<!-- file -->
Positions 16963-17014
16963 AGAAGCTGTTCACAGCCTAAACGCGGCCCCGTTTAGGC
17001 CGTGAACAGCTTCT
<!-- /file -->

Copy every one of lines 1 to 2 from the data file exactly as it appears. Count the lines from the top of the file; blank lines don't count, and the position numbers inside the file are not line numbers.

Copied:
Positions 16963-17014
16963 AGAAGCTGTTCACAGCCTAAACGCGGCCCCGTTTAGGC